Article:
More than three-quarter million early ballots have been cast, according to the Georgia Secretary of State’s elections division. Total ballots cast were 761,042 with 643,936 voted in person, 117,106 mail-in ballots and 58,606 mail-in ballots outstanding. General voters can return mail-in ballots through Tuesday. Military personnel ballots will be counted through Friday.
This is the second general election and the first mid-term in which all eligible Georgians are permitted to vote early in-person or by mail-in without having to provide a reason or excuse.
Two years ago the state recorded 2,084,1279 early ballots and that represented 53% of total ballots, said Matt Carrothers, director of media relations for the Secretary of State’s office.
Presidential election years generate more voters than mid-term elections. Georgia turnout in the three most recent presidential elections was 69% in 2000 when Texas Governor George W. Bush defeated Vice President Al Gore, 77% four years later when President Bush defeated Massachusetts Sen. John Kerry and 76% two years ago when Illinois Sen. Barack Obama defeated Arizona Sen. John McCain.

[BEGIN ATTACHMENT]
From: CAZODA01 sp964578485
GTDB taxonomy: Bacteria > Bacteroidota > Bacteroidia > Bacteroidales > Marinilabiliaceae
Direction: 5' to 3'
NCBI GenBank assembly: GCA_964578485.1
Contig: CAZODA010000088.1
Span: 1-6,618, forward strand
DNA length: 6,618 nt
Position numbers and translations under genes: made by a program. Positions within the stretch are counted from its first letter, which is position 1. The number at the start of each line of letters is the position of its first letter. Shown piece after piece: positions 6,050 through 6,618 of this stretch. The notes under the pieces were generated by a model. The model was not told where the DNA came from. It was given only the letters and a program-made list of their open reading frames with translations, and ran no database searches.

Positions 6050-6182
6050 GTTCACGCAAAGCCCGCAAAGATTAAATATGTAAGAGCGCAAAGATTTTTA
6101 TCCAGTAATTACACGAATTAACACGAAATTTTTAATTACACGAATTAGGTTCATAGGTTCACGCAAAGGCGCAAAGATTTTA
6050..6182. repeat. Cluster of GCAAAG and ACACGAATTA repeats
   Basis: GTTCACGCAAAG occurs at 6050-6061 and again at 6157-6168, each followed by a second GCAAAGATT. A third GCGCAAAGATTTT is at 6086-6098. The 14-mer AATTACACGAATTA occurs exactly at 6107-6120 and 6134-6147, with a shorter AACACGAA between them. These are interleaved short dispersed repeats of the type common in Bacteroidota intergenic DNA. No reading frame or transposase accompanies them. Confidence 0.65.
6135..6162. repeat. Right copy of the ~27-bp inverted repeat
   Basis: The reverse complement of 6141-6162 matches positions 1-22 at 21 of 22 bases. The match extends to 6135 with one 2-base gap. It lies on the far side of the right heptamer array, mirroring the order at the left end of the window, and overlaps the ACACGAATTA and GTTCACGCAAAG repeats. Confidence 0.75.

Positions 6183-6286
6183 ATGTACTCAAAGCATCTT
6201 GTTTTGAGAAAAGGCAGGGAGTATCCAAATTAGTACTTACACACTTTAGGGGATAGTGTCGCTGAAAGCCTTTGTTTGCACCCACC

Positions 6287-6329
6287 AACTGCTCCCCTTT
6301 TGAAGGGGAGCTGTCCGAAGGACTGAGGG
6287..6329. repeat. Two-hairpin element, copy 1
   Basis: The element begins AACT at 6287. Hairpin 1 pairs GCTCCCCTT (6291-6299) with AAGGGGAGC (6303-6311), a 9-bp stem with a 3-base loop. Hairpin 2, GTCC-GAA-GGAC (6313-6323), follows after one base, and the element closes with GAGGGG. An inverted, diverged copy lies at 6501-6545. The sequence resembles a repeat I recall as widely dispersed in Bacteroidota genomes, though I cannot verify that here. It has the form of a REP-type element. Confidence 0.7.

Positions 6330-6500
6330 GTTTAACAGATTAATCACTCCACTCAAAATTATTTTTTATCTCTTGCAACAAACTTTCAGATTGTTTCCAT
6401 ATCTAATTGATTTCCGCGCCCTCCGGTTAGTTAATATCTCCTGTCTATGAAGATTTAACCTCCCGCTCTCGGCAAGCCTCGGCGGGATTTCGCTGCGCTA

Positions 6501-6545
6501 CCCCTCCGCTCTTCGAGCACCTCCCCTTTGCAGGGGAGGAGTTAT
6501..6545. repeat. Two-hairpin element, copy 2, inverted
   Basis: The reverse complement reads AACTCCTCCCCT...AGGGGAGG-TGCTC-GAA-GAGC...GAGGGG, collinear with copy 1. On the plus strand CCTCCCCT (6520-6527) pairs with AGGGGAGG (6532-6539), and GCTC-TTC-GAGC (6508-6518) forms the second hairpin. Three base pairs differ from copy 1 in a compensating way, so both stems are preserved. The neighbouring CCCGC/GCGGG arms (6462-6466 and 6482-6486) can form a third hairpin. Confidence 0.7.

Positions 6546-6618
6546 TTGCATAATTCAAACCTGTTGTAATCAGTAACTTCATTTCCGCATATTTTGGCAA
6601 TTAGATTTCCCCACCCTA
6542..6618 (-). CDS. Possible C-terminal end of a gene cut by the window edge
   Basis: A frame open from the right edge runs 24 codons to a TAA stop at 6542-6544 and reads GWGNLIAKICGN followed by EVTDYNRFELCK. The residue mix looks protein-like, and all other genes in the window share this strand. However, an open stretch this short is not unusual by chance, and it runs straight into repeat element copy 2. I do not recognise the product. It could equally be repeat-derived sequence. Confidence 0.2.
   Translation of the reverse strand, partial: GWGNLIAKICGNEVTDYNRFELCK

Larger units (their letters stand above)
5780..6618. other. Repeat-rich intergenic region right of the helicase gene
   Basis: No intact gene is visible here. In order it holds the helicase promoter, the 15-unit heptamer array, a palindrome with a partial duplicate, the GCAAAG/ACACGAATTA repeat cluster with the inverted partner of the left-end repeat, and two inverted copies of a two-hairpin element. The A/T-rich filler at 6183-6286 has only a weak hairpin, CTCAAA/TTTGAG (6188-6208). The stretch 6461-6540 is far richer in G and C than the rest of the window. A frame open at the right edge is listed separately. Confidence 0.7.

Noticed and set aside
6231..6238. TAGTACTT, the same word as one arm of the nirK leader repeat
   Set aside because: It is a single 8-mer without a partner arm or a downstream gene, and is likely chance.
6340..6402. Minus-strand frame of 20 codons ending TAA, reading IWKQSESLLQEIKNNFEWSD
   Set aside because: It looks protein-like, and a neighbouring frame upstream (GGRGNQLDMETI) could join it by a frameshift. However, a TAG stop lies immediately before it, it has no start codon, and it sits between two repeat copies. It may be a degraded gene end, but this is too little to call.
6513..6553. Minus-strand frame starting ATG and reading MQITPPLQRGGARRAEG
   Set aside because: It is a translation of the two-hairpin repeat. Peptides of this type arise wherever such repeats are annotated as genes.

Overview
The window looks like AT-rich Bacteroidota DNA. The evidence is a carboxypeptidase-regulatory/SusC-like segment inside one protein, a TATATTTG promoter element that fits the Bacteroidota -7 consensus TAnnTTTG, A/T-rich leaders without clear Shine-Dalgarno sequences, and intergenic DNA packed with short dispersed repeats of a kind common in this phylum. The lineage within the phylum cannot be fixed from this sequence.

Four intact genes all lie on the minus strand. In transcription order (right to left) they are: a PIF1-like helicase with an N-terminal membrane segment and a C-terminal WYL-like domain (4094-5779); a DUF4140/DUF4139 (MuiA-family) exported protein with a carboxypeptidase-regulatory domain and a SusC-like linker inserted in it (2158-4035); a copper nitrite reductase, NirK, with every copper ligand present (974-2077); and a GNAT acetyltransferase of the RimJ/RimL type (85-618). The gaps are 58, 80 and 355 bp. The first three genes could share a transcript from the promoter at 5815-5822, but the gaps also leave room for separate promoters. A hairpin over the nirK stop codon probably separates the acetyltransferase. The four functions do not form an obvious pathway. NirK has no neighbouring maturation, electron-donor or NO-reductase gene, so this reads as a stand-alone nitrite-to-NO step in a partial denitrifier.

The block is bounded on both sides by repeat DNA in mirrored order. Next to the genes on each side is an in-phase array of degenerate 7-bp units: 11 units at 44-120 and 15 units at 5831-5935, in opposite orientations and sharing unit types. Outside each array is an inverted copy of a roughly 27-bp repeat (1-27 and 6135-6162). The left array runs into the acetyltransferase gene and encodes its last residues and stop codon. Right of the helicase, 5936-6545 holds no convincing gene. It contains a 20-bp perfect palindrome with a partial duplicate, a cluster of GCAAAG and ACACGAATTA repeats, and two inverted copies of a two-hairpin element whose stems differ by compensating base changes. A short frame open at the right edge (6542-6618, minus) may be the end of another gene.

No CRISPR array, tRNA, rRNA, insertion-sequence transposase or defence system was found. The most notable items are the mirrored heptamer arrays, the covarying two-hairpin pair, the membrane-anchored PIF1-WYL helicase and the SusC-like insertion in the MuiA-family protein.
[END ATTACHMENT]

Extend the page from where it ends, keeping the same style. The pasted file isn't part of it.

Fewer Georgians vote in mid-term election years. Governor Sonny Perdue upset incumbent Governor Roy Barnes in 2002 with 54% of eligible Georgians voting. The total voter percentage declined to 48% when Perdue won re-election over Democratic challenger Mark Taylor in 2006.
Election history dating to 1988 is available on the Secretary of State website, www.sos.ga.gov/elections.
Mike Klein is Editor at the Georgia Public Policy Foundation.
The Nobel Peace Prize, like other awards shows, often produces strange history. Adolf Hitler was nominated in 1939. That is about as strange as it gets. But there has been controversy about recipients and several who were never honored since the first Nobel Peace Prize way back in 1901.
The foremost example is probably Mahatma Gandhi – the Indian national leader. Gandhi was nominated five times between 1937 and 1948, the fifth nomination coming just days before his murder. Why Gandhi never won remains baffling today and the Nobel Peace Prize Committee has done nothing to correct that oversight in more than sixty years since his death. Read more »
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